Once upon a time, a word processor was little more than a blank canvas for your finger-transmitted musings: You’d open up the program, type whatever you wanted — and, well, that was pretty much it.
These days, dealing with documents has practically become an art. And even though Google Docs is among the more approachable options out there (paging Microsoft Office Ribbon…), the service has grown surprisingly multilayered as of late.
For the most part, that’s a good thing. Docs is still generally quite easy to use, and it packs more than enough punch for most common word processing purposes. But sometimes, the layers of complexity can lead to cloud-sized headaches that are anything but light and fluffy.
Today, we’ll think through some of the most common Docs challenges and the fastest ways to fix ’em. Whether you’re responsible for only your own Docs usage or you act as the go-to troubleshooter for your office, friend group, or family (be it on an official basis or in one of those lovely unpaid “tech support” positions), this is the reference you need to solve whatever woes may come your way.
(Note that most of the issues described here are specific to the Docs web interface for desktop browsers, which is far more fully featured and complex than the service’s mobile app equivalents.)
Google Docs problem No. 1: Edit regret
Documents often represent hours upon hours of precious work — and once they’re gone, ideas aren’t always easy to get back. So what happens a member of your team (who may or may not be, erm, you) makes a change to a Google Docs document that you later come to realize was a mistake?
Sure, there’s the universal Undo command — Ctrl-Z (or ⌘-Z, on a Mac), which can also be found in Docs’ Edit menu — but that works only if you’re the one who made the edit in question and if you just did it. If someone else is to blame, if you’ve navigated away from the document since the change got made, or if you’ve made a bunch of other changes since then that you do want to keep, Undo isn’t gonna do you a lick of good.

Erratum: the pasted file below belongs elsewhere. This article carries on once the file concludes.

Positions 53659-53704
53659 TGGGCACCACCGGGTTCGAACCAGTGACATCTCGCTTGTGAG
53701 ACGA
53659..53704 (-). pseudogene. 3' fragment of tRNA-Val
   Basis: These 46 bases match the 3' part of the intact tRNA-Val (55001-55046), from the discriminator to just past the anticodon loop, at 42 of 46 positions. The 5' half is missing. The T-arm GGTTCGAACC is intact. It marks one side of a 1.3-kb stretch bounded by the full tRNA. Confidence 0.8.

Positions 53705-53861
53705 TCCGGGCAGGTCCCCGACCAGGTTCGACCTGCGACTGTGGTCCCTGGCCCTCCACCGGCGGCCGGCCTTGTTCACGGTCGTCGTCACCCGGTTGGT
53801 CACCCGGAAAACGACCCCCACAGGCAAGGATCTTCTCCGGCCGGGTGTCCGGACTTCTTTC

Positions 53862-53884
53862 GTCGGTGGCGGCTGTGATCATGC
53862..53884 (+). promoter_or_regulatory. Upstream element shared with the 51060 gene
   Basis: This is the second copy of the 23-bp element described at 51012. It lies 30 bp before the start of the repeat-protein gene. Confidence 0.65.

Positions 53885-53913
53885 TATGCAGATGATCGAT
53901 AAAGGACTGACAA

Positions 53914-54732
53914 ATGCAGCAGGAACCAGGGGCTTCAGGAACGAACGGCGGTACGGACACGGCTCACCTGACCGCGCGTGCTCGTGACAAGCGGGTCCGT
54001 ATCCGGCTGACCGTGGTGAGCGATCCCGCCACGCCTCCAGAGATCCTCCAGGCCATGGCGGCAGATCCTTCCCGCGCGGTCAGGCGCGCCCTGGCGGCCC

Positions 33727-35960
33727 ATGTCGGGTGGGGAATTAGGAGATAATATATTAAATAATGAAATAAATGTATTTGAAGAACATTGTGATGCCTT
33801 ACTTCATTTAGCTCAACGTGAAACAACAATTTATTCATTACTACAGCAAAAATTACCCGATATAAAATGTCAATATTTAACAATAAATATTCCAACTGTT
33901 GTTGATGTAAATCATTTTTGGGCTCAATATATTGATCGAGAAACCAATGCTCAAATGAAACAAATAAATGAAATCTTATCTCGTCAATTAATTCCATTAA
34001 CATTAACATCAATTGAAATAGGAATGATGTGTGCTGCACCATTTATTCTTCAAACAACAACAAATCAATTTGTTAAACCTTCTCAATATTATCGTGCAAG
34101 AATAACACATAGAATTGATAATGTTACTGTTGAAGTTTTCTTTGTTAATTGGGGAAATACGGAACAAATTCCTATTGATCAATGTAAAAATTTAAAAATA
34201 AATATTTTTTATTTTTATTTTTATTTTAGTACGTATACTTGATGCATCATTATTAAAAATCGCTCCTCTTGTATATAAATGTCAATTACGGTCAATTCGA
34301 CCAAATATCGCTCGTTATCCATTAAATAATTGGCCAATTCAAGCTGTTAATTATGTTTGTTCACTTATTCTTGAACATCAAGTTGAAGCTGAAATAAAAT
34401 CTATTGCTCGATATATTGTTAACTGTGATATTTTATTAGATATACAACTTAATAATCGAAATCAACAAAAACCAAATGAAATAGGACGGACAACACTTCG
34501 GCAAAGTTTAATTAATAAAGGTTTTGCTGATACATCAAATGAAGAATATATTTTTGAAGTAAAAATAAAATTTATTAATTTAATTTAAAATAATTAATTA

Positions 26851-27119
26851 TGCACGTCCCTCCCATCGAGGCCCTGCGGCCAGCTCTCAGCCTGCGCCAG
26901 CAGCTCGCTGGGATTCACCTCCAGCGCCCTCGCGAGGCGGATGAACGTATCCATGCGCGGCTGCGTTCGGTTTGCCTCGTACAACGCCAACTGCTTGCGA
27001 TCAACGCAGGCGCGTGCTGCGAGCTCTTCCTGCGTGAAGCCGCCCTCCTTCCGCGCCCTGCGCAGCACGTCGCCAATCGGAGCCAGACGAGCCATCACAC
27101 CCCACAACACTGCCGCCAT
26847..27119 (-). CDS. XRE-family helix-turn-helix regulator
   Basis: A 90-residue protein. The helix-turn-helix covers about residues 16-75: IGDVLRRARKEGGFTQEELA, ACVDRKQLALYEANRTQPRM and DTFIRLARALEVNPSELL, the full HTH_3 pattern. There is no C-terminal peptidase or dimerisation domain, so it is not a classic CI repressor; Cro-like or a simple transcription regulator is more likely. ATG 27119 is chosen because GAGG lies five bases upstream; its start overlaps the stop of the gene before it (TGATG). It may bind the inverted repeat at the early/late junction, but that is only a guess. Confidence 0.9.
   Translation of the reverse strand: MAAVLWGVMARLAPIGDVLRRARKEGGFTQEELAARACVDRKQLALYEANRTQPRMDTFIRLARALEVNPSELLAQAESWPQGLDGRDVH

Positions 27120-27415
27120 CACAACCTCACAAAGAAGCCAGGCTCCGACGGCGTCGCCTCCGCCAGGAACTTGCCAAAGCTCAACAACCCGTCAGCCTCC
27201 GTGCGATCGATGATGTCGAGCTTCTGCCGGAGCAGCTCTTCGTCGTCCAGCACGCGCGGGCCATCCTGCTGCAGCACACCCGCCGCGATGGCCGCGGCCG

So here’s the fix: Remember to rely on Docs’ robust Version History system. You can find it in the File menu or by using the Ctrl-Alt-Shift-H (or ⌘-Alt-Shift-H) keyboard shortcut.
There, you’ll find versions of your document that were autosaved at different points and can be zapped directly back over as full replacements for the current version of your document.
The complicating issue, though, is that those versions are saved only sporadically, which means you may or may not find one from the precise point you’d like to restore. The best way around that is to manually force Docs to save a version anytime you reach a milestone or you’re expecting major changes to be made. That way, you always know you have a quick ‘n’ easy way to get back to the way things were before — or at the very least to view your pre-shakeup version as a point of reference.
To manually force Docs to save a version of your document, open the File menu, click “Version history,” then select “Name current version.” Give the version any name you want — I’m partial to Clancy, myself, but feel free to use something more descriptive — and then that exact state of your document will always be available and easily identifiable within the main Version History menu.
Google Docs problem No. 2: Case craziness
Have you ever pasted over text from an email, a web page, or some other source and then realized parts of it were in a wacky ALL CAPS format? Or maybe you’re working on editing a document and need all the headings to exist in title case in order to look correct. Whatever the, ahem, case may be, save yourself the hassle of manually transforming all that text and let Docs do the heavy lifting.
Just highlight the text in question, click the Format menu at the top of the screen, then click “Text” followed by “Capitalization.” There, deep in the Docs menu structure, you’ll find a one-click tool for changing whatever text you selected into all lowercase, all uppercase, or title case — with no time wasted and only minimal effort required.
Google Docs problem No. 3: Auto-format frustration
By default, Google Docs performs some formatting magic that’s meant to be helpful but can often be annoying. For instance, the service will automatically capitalize the first word of every sentence you type, it’ll change all the quotation marks you enter from the standard straight-quote style into the controversial curly-quote style, and it’ll add a hyperlink onto any web address you enter into a document.
Docs also changes standard three-character ellipses (…) into single-character ellipses (…), using a Unicode symbol for that piece of punctuation. It adjusts normal numerical fractions (like 1/2) into single-character symbols (like ½), too, and it changes certain abbreviations (like c/o) into their single-character Unicode symbol equivalents (like ℅).
For certain purposes, those changes might be pleasant — but just as often, they’re obnoxious. Fear not, though, for you can disable every one of those behaviors and tell Docs to leave your original text alone.